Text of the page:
One day after grocery shopping, when I was returning my shopping cart to the collection area at the front of the parking lot, an older gentleman who was parked next to me happened to be doing the same thing. As we returned our carts together, he made a comment about how we were being good citizens and it occurred to me then that we were being more than good citizens but also good customers, and more importantly, smart customers.
By returning our shopping carts to the collection area, we can help the store save money because their employees won’t have to spend hours chasing down shopping carts around the large parking lot. By reducing the need for employees to do this, they can better spend their time inside cleaning the store, organizing merchandise and helping customers — all things that can only contribute to a pleasanter shopping experience for us customers because:
- Store cleanliness = healthier, more comfortable shopping
- Store organization = we can quickly/easily find what we need
- Efficient customer service = we save time and are happy
But returning carts isn’t the only way to help the store, and therefore you, save money.
Help Businesses Keep Costs Down to Save You Money
Business don’t enjoy raising prices because they know it makes customers unhappy and they can potentially lose business to competitors. But they also cannot operate if they lose money. These days, businesses are raising prices left and right; almost every time I go to the supermarket, it seems the prices are a little higher than before.
So, in order to slow down or prevent ever-rising prices, we as consumers should do all we can to help businesses keep costs down to avoid the need for them to raise prices.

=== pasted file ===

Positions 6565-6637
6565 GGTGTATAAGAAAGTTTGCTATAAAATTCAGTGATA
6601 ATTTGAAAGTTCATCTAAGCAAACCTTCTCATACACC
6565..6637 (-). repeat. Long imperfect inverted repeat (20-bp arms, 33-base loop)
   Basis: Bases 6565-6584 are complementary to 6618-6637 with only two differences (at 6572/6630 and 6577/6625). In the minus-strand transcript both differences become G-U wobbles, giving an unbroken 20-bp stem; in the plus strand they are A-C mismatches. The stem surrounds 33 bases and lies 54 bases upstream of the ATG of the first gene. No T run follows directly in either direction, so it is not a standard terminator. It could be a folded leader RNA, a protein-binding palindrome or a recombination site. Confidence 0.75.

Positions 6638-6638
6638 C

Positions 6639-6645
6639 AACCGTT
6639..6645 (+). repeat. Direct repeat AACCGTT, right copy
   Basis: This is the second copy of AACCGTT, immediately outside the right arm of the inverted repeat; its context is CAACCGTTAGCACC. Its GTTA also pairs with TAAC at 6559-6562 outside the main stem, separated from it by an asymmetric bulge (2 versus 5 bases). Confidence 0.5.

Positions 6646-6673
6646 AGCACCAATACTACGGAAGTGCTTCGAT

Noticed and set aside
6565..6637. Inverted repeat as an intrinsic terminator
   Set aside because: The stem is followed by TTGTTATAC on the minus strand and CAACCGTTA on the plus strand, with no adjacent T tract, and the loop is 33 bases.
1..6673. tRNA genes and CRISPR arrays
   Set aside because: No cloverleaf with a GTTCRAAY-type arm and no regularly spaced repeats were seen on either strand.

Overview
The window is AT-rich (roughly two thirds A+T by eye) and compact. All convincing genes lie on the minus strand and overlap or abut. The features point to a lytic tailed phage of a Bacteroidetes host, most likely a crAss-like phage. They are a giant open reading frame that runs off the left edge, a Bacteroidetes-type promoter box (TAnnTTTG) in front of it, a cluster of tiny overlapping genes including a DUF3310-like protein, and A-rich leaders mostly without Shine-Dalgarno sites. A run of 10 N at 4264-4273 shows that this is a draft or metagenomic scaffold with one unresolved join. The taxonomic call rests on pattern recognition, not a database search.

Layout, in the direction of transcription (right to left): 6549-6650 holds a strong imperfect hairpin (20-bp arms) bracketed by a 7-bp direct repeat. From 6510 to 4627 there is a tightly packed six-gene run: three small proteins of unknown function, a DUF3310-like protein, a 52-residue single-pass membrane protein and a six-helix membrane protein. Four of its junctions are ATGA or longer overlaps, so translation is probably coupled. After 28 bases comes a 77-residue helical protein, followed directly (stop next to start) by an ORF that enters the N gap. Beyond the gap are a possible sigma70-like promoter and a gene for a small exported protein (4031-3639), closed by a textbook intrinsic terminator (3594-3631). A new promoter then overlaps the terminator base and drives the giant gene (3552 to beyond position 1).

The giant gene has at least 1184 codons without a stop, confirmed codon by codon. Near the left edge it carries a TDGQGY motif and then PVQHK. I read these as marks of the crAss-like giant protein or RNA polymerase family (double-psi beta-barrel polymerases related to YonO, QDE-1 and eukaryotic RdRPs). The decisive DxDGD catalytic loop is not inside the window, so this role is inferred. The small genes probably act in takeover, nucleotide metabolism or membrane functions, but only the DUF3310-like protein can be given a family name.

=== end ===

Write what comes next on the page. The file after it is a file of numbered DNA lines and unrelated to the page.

- Browse refrigerated items with the doors closed and only open the doors if/when you need to read the back of packages or to take what you need.
- Take only as many produce bags and ties as needed for the amount of produce you’re buying. I sometimes don’t take twist ties and just tie knots on the bags if I can.
- Return items to the shelf where you got them if you change your mind.
- Put refrigerated items back in a refrigerator if you change your mind so they don’t spoil and have to be thrown out.
- Take care with produce. Take fruits and vegetables out of piles carefully so you don’t spill or bruise surrounding items.
- Don’t set shopping baskets on top of produce. (I’ve actually seen someone do this on a pile of apples which horrified me because, not only did it bruise the apples, but the basket had previously been set on the floor.)
Take only what you need. This goes for:
- Paper goods – napkins, utensils, cups, lids, straws, etc.
- Condiments – ketchup, salt, pepper, sauces, etc.
- Soft drink refills
- Handle merchandise with respect so you don’t damage it and make it unsaleable. Treat items as you would if it were yours and set or hang things back where you took them.
- Pick it up merchandise fallen on the floor and set it some place where it can’t be kicked, trodden and damaged.
- Stand away from doorways to talk to someone or to look for or put things in your purse so you don’t let air-conditioned air out.
Doing theses things only take a few seconds, but can make a significant difference in a business’s operating costs if every consumer took the time and consideration. Not only should we be rewarded with better service (remember, employees are human and will treat you better if you’re respectful), but hopefully less or slower inflation of prices.
Previous “It Saves to Be Nice” articles:
- It Saves to Be Nice Part 1: It’s Business But It’s Also Personal
- It Saves to Be Nice Part 2: How to Be a Nice Customer
- It Saves to Be Nice Part 3: How Being Nice Pays Off